Some of the best titles for ElvisBlog columns have come from the texts of Elvis reviews in the New York Times. One was “Virtuoso of Hootchie Cootchie,” taken from the Times review of Elvis’ June 5, 1956 appearance on The Milton Berle Show, and there was “Turgid, Juicy, and Flamboyant,” which came from the Times review of the first Elvis movie “Love Me Tender.” You might remember that the Times columnists slammed Elvis pretty hard in both cases.
Well, there is also the Times review of Elvis’ 1973 worldwide TV special “Elvis – Aloha from Hawaii.” That’s the source of the above title for this article. So, what do you think? Did they slam Elvis once again? Let’s take a look.
Favorable opinions about Elvis in the New York Times were rare in his early days, but this column by John J. O’Conner stayed fairly balanced. Perhaps neutral would be a better characterization, as he barely said anything good about Elvis. The most positive line about “Aloha” was this: “Smartly produced and directed by Marty Pasetta, the program maintained an effective and attractive fluidity, not easy with ‘live’ concerts on TV.” That’s not Elvis’ fluidity he’s complementing, it’s the show’s. Not a word about Elvis’ voice or how he mesmerized the live audience of 6000 folks at the Honolulu International Center. At least there was mention that the show was broadcast live by satellite to 1.5 billion people in 40 countries. This was a monumental technological feat back in 1973.
“Shameless, Oldfangled Showmanship” came from the last line of the New York Times review of “Aloha.” Columnist O’Conner was convinced that under the careful orchestration of Col. Parker, 38-year-old Elvis had evolved into a calculated and calculating showman. However, Mr. O’Conner was not saying that this was a bad thing.
He was not at all negative as he presented his ideas why Elvis was pure schmaltz: “His white jumpsuit costume is adorned, in studded jewels, with American eagles. His repertory includes a medley of 'Dixie,' 'Battle Hymn of the Republic,”'and 'Hush Little Baby.”'His fingers are clogged with flashy rings. His act includes tossing scarves, dabbed in sweat from his chest, to aging teeny boppers.”
I love the way Mr. O’Conner summarized what all that meant: “It is pure showbiz in the style of Radio City Music Hall, reeking of apple pie, or more precisely, peanut butter and jelly, distinctly grape.” I’ll bet he was really proud of that line. Reeking of peanut butter and jelly is a good thing, right?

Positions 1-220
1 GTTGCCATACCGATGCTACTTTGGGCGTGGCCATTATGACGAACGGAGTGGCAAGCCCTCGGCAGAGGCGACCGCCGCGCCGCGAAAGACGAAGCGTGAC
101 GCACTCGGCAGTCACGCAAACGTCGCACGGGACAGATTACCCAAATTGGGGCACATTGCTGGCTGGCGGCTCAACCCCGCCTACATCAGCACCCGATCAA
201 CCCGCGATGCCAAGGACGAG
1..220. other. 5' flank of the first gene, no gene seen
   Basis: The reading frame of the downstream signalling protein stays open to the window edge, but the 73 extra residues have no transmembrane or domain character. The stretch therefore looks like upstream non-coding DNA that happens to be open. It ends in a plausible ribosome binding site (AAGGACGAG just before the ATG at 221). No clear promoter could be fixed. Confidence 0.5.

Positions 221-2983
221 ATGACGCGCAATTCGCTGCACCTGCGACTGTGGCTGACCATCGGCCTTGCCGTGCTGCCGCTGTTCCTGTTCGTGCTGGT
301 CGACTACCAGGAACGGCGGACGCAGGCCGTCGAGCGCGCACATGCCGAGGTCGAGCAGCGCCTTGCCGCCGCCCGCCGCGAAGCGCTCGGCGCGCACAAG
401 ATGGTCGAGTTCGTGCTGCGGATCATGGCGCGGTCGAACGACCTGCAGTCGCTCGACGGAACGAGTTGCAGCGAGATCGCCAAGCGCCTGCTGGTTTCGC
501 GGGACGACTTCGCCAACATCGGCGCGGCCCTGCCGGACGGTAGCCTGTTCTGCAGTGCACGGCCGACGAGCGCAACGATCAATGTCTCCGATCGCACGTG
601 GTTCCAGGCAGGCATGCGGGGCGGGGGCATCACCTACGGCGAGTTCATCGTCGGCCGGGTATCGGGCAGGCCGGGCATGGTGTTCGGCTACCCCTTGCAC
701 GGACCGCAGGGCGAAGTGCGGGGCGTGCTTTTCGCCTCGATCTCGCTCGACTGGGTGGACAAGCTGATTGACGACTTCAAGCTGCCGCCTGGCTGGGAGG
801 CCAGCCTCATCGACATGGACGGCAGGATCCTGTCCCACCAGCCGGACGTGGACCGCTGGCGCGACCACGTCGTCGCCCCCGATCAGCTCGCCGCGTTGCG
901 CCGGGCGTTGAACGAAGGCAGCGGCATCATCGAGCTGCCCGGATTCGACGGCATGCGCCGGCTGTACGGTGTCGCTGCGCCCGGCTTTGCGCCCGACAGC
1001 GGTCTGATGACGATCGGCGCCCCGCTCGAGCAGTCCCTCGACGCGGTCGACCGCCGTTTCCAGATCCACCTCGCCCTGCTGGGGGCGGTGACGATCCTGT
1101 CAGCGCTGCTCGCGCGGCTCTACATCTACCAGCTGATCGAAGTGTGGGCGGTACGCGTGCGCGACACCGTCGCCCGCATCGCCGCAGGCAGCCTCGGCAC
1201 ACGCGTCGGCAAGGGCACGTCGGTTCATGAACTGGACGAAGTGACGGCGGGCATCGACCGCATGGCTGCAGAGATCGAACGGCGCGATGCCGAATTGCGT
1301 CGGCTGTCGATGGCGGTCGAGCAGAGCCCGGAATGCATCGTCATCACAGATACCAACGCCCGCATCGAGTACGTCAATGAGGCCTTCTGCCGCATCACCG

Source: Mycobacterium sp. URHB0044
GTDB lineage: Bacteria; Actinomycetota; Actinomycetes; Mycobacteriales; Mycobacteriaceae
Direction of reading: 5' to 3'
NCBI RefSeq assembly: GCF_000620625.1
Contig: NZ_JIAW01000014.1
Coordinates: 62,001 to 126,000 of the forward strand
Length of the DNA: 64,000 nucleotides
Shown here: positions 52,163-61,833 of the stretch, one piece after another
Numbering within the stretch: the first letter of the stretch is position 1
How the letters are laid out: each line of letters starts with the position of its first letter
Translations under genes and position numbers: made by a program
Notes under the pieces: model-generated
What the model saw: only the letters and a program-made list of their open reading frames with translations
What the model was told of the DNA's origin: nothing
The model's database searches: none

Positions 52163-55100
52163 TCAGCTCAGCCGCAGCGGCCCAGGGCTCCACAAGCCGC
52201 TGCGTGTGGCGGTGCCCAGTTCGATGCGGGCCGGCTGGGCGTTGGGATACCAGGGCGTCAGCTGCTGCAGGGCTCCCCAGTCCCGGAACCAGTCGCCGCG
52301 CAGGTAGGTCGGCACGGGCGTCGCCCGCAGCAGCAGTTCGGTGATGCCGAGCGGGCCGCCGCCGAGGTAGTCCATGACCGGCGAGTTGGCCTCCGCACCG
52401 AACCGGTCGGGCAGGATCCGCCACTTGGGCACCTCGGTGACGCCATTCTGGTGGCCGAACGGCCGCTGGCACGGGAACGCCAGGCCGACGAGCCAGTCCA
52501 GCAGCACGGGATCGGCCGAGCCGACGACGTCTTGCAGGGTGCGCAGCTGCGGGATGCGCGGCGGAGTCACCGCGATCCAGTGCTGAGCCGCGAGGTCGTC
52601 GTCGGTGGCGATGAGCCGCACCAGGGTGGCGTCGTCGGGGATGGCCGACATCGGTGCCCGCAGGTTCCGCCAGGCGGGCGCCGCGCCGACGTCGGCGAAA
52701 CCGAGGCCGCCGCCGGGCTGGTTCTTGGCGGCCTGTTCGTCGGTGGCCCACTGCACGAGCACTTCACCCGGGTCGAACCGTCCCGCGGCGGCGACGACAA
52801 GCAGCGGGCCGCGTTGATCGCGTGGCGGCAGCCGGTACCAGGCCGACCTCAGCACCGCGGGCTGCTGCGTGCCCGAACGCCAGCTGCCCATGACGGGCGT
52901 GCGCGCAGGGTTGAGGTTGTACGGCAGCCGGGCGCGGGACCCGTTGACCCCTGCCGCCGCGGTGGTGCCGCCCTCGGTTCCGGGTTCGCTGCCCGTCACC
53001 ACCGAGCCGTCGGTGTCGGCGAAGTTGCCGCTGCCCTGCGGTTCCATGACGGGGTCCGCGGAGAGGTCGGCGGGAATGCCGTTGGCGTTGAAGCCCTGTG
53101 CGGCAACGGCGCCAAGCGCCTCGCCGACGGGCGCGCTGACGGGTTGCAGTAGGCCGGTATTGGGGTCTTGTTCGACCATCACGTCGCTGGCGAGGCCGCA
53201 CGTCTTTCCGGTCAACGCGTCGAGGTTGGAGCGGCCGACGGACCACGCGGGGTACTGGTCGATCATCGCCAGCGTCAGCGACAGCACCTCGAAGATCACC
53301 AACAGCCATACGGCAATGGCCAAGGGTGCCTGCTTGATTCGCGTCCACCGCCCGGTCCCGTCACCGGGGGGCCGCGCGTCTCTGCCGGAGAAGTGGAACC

Mr. O’Conner’s most negative statement came in an author aside, when he started a paragraph with the words “Mr. Presley,” but then decided Elvis didn’t deserve the title Mr. He concluded “… no, that sounds downright silly.” Well, excuse me, but your attitude sounds downright elitist. However, Mr. O’Conner tried to recover by saying, “Elvis is a proven entertainment commodity.” Wow, that was really going out on a limb.
Here is what the article says about Elvis’ career: “Bursting out of country music’s relatively youthful strain of ‘rock-a-billie’ around 1960, he bumped his way to national notoriety with such hits as ‘Hound Dog’ and ‘Blue Suede Shoes.'” I have to quibble about a few points, here. Mr. O’Conner shows some ignorance about basic Elvis history. Both songs he referenced came out in 1956, the year Elvis burst on the national scene, not 1960.
The Times review continues: “Appearing on Ed Sullivan’s TV variety show, he was generally restricted to camera shots not going below the belt. Those were the television days of innocence and absurdity.” If Mr. O’Conner wanted to point out the best example of the TV days of innocence, he should have referenced the nation’s mood when Elvis’ performed on the June 5, 1956 Milton Berle Show (camera shots were definitely not restricted to above the belt). And the absurdity was better illustrated in the tidal wave of protest against Elvis in the press and the pulpits around the country after that wild appearance on the Berle show.
Fortunately, Mr. O’Conner followed that with begrudging acknowledgement of Elvis’ continued success: “But Elvis has survived. He is still churning out hit records, and his relentlessly unmemorable movies have made millions of dollars.”
Of course Elvis survived. As he got older he moved away from the wild rebel image and settled nicely into an era of shameless, oldfangled showmanship. In fact, according to polls, this is the favorite Elvis period for the majority of today’s fans. That’s fine for them, but I still favor 50’s Elvis, back when he was turgid, juicy and flamboyant.
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